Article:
From the steep cobbled inclines of the Muur van Geraardsbergen to the finish line of the Omloop Het Nieuwsblad, Dutchwoman Annemiek van Vleuten and Demi Vollering were inseparable at the front of the race.
Van Vleuten, who ended up triumphing in the two-up sprint in Ninove to claim her second career Omloop title, had gone on the attack on the hallowed climb, bridging up to a strong lead group in the process.
With her went the SD Worx rider, the pair again accelerating away on the second of the famous one-two punch, the Bosberg, where Wout van Aert had launched his own race-winning attack earlier in the day. There, it was the Movistar leader who instigated the move, while Vollering stuck with her.
That situation persisted to the finish, with Vollering sticking to Van Vleuten's wheel inside the final kilometres, to the visible frustration of the 39-year-old. Speaking after the race, which ended with the pair slugging it out in a tense sprint finish, Van Vleuten said that she had to accept the state of affairs, even if it lessened her chances of victory.
"I said it before — when I crash, I accept this situation and I continue. It's the same with Demi Vollering in my wheel — I accept the situation. I asked her if she want to ride? 'No, I don't want to ride.'
"I also can understand it because she had two [teammates] behind her, so I just accept the situation and still try to make out of the it something that's good for me. If I let the group come back with two more SD Worx from behind, that's for sure not a good situation for me.
"So, if maybe I just continued riding in front at 95 per cent, I felt like I still wanted to go for it and I still think after hard race I could have a chance when I make it into a really long sprint. Yeah, that was also the result.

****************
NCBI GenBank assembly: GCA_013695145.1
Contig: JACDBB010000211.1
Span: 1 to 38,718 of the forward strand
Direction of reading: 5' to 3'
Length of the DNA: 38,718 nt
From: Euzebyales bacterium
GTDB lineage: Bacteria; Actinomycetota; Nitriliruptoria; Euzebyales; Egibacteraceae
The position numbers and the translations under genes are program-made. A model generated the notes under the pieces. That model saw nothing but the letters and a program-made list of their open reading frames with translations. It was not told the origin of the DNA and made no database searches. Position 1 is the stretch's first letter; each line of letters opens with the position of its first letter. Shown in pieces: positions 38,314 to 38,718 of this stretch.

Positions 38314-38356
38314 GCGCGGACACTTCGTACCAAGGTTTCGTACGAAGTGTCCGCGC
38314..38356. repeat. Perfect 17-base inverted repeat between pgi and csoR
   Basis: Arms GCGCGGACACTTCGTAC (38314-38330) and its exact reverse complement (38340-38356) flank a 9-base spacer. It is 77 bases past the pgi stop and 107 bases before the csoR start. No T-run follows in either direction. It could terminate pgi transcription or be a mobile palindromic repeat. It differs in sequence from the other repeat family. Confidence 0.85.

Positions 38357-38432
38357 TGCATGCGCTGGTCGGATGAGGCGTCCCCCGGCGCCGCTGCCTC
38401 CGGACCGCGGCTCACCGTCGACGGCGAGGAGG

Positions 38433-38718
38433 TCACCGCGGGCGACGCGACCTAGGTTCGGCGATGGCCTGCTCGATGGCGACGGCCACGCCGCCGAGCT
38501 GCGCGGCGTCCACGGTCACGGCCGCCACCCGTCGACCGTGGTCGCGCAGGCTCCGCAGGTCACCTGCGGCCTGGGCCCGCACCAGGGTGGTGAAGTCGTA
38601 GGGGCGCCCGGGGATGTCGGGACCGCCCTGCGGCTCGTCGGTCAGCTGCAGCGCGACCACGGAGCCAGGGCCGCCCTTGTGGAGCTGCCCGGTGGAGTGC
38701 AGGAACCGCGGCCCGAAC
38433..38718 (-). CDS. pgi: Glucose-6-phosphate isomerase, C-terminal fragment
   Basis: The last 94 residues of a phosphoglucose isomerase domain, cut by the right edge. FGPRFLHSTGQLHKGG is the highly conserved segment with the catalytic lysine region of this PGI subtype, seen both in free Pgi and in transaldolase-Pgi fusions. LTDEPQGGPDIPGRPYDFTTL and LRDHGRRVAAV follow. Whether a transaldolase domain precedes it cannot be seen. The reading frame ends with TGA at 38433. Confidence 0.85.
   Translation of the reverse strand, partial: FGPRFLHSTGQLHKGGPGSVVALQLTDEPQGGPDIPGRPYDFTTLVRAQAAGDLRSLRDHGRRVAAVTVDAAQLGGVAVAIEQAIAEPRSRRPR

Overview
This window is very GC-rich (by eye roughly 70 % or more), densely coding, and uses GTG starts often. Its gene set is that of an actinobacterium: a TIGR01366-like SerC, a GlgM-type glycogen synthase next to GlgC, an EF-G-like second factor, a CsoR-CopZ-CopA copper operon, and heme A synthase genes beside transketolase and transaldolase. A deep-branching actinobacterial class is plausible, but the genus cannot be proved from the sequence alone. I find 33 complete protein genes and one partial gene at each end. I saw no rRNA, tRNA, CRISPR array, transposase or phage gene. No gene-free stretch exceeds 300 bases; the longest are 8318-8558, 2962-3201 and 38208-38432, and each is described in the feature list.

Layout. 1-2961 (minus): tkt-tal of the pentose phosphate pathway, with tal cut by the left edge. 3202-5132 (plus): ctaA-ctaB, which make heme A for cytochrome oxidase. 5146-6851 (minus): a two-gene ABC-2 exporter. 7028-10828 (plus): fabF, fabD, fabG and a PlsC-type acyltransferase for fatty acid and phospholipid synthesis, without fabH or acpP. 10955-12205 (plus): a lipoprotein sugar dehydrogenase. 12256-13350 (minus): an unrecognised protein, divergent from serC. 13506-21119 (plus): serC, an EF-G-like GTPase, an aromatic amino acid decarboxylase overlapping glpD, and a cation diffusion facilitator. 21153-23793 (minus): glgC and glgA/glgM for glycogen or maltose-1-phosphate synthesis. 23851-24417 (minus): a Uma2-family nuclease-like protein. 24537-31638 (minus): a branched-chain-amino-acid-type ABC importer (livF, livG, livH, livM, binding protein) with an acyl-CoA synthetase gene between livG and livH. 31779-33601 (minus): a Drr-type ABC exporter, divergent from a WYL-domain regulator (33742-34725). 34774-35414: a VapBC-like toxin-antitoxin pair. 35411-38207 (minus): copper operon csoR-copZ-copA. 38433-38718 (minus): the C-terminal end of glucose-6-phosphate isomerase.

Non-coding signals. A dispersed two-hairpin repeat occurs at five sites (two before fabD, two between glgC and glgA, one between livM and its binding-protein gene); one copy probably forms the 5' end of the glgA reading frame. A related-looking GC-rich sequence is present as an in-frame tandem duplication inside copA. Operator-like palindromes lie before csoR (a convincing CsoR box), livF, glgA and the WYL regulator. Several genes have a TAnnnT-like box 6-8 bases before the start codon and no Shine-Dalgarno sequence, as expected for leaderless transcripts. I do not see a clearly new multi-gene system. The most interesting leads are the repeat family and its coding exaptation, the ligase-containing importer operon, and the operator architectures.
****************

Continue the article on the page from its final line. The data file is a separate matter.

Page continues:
"I don't get frustrated with things that I can't control. I tried to let her drive it by saying that [Movistar teammate] Emma Norsgaard Bjerg was behind us, but she didn't go along with it.
Despite her bulging palmarès and countless list of successes, Van Vleuten would not normally be favoured in a two-up sprint against Vollering, who herself won Liège-Bastogne-Liège, La Course, and The Women's Tour last season.
However, she said that her sprint relatively improved after the previous three and a half hours of tough racing, while a move heading into the final turn before the finish also helped.
"I wanted to fly through the final bend like a kamikaze," Van Vleuten joked. "It makes me happy to beat somebody who is intrinsically faster than me. But I also get quicker after a hard race. I saw her come next to me in the sprint, but I was able to add another gear.
"It's 'lekker'," she said of her win — number 88 in a career stretching back 15 years. "That's nice. I think one is nice because it was very unexpected, it was a team effort and it's super nice to stay to start the season in a good momentum and with the team, and I think we can continue from that.
"I think is a good flow with the team, and for the next one will be for someone else maybe. But yeah, it's a dream start."
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Daniel Ostanek is production editor at Cyclingnews, having joined in 2017 as a freelance contributor and later being hired as staff writer. Prior to joining the team, he had written for most major publications in the cycling world, including CyclingWeekly, Rouleur, and CyclingTips.
Daniel has reported from the world's top races, including the Tour de France and the spring Classics, and has interviewed many of the sport's biggest stars, including Wout van Aert, Remco Evenepoel, Mark Cavendish, Demi Vollering, and Anna van der Breggen.
As well as original reporting, news and feature writing, and production work, Daniel also runs The Leadout newsletter and oversees How to Watch guides throughout the season. His favourite races are Strade Bianche and the Volta a Portugal, and he rides a Colnago C40.